Finite-sample inference and nonstandard asymptotics with Monte Carlo tests and R
with Jean-Marie Dufour Handbook of Statistics Volume 41, 2019, Pages 3-31

We review the concept of Monte Carlo test as a simulation-based inference procedure which allows one to construct tests with provably exact levels in situations where the distribution of a test statistic is difficult to establish but can be simulated. The number of simulations required can be extremely small, as low as 19 to run a test with level 0.05. We discuss three extensions of the method: (1) a randomized tie-breaking technique which allows one to use test statistics with discrete null distributions, without further information on the mass points; (2) an extension (maximized Monte Carlo tests) which yields provably valid tests when the test statistic depends on a (finite) number of nuisance parameters; (3) an asymptotic version which allows one to get asymptotically valid tests without any need to establish an asymptotic distribution. As the method is computer intensive, we describe an R package (MaxMC) that allows one to implement this type of procedure. A number of special cases and applications are discussed.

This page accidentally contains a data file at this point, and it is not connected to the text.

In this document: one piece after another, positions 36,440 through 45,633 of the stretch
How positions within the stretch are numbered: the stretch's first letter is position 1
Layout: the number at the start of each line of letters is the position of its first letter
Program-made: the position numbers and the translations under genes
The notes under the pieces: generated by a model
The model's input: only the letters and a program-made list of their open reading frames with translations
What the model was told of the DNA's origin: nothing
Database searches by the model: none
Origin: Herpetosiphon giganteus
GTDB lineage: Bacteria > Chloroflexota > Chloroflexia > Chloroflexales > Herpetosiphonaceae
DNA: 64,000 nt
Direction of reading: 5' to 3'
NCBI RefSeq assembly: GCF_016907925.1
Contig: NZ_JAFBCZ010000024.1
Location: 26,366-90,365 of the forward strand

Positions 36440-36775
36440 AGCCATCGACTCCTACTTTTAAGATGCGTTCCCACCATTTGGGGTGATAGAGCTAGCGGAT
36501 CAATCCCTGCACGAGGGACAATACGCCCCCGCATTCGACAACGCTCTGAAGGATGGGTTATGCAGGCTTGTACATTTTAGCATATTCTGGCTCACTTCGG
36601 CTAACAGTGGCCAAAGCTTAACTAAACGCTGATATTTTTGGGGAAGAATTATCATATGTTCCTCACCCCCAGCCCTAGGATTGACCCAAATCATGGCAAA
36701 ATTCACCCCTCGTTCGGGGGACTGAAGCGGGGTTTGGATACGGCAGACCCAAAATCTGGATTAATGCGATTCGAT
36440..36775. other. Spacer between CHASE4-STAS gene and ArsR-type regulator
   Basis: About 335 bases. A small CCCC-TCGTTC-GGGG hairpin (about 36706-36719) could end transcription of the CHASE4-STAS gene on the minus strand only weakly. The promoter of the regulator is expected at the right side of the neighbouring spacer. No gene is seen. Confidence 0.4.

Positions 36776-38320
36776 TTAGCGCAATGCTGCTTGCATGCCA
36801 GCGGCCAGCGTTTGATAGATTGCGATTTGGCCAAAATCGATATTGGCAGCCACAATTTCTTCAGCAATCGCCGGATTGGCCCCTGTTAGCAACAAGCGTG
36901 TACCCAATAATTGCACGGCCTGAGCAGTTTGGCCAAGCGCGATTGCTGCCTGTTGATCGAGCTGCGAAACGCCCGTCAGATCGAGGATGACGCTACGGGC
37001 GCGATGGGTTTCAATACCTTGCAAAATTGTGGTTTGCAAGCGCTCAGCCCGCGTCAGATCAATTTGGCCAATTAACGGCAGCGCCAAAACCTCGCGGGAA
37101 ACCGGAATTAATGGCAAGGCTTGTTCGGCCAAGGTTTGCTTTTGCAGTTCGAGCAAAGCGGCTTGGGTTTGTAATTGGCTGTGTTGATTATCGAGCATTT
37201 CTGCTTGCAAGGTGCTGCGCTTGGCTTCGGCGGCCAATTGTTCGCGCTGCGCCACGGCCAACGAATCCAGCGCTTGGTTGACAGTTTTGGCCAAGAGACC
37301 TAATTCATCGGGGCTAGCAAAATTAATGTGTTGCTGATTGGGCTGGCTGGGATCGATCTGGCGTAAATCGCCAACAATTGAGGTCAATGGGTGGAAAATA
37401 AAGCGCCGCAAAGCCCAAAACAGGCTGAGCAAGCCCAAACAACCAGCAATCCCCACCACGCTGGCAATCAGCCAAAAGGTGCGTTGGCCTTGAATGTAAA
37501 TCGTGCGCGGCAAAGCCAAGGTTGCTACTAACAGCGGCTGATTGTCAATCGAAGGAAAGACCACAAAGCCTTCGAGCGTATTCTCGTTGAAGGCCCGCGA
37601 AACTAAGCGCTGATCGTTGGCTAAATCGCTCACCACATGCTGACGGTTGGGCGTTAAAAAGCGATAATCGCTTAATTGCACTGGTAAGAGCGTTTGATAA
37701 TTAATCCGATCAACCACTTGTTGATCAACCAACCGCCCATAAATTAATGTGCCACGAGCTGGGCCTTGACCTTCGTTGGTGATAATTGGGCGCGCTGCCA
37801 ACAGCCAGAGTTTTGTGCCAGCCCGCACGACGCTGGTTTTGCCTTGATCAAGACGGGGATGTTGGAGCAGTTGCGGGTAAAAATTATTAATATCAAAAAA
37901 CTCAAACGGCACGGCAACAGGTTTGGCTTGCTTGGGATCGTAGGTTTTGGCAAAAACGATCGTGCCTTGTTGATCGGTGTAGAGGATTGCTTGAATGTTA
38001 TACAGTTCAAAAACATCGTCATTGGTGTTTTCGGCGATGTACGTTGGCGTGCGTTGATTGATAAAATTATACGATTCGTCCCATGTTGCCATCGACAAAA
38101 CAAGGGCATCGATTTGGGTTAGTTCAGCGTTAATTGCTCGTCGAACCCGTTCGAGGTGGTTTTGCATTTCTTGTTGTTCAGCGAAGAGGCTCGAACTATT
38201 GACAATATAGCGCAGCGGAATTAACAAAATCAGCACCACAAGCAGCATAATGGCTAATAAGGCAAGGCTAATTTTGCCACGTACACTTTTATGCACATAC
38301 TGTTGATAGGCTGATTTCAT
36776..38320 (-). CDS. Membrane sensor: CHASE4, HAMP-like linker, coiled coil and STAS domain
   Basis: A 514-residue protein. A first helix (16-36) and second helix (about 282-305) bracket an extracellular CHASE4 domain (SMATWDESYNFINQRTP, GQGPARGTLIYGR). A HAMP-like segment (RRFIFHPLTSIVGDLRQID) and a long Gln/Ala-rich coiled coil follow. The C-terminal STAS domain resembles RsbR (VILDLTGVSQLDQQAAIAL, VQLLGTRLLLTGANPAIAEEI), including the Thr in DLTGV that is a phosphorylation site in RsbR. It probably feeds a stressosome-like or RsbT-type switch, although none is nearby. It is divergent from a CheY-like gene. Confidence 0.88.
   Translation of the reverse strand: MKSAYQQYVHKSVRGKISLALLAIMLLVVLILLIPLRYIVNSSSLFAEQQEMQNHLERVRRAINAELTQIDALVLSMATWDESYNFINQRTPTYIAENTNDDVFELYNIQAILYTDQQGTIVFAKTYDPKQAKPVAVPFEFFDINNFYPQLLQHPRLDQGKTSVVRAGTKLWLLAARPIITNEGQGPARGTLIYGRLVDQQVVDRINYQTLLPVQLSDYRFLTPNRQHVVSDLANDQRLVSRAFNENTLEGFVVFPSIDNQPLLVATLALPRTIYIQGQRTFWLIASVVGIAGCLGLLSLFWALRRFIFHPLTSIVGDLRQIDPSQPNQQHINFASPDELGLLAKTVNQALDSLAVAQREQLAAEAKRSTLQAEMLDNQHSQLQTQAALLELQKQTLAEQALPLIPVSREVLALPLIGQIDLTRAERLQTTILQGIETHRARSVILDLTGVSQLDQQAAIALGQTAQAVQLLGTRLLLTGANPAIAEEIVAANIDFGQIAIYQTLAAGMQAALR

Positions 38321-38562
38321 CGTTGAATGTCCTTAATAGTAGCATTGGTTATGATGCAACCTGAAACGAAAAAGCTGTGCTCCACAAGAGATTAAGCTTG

Works in Progress

Judge Influence and Judicial Network

While researchers in the past years have tried to better understand the link between judges’ individual characteristics and judges’ overall influence, less work has been done to capture how social interactions affect this relationship. This paper, through the framework and empirical strategy proposed by Battaglini et al (2018), tries to fill this gap. Using flow of law clerks between judges from 1995-2004 as a measure of social connections and total citations as a proxy for influence, I am able to identify significant effects from social interactions. I find that weighted Katz-Bonacich centrality is a robust predictor of judicial influence even after correcting for endogeneity. In addition, I show that social spillovers are not homogeneous across demographics. For instance, ethnic minorities and younger judges are not able to utilize their social connections as well as other judges.